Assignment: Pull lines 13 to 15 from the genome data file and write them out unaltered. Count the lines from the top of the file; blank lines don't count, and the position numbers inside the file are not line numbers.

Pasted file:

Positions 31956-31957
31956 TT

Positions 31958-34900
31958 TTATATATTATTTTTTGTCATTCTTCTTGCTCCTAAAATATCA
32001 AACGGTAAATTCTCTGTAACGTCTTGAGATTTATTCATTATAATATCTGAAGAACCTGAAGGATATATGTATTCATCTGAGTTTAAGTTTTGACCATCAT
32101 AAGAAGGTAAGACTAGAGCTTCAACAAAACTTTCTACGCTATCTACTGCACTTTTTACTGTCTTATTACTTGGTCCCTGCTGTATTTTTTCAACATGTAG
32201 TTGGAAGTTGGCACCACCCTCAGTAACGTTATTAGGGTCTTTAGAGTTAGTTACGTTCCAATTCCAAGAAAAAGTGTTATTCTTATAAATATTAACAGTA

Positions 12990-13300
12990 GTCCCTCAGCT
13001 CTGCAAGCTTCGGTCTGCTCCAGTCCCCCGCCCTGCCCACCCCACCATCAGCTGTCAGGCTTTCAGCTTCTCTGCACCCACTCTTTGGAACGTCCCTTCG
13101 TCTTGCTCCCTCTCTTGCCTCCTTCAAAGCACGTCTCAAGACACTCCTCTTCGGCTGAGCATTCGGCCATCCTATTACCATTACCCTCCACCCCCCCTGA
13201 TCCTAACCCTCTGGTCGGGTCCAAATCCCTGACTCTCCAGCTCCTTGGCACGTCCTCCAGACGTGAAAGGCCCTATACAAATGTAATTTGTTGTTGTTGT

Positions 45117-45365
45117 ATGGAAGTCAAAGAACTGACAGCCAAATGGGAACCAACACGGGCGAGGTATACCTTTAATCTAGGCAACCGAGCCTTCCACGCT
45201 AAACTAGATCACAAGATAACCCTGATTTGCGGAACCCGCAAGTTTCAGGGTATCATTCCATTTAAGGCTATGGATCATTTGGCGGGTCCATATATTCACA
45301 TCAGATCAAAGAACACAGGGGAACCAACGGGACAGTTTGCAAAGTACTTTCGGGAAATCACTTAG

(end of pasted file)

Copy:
Positions 45117-45365
45117 ATGGAAGTCAAAGAACTGACAGCCAAATGGGAACCAACACGGGCGAGGTATACCTTTAATCTAGGCAACCGAGCCTTCCACGCT
45201 AAACTAGATCACAAGATAACCCTGATTTGCGGAACCCGCAAGTTTCAGGGTATCATTCCATTTAAGGCTATGGATCATTTGGCGGGTCCATATATTCACA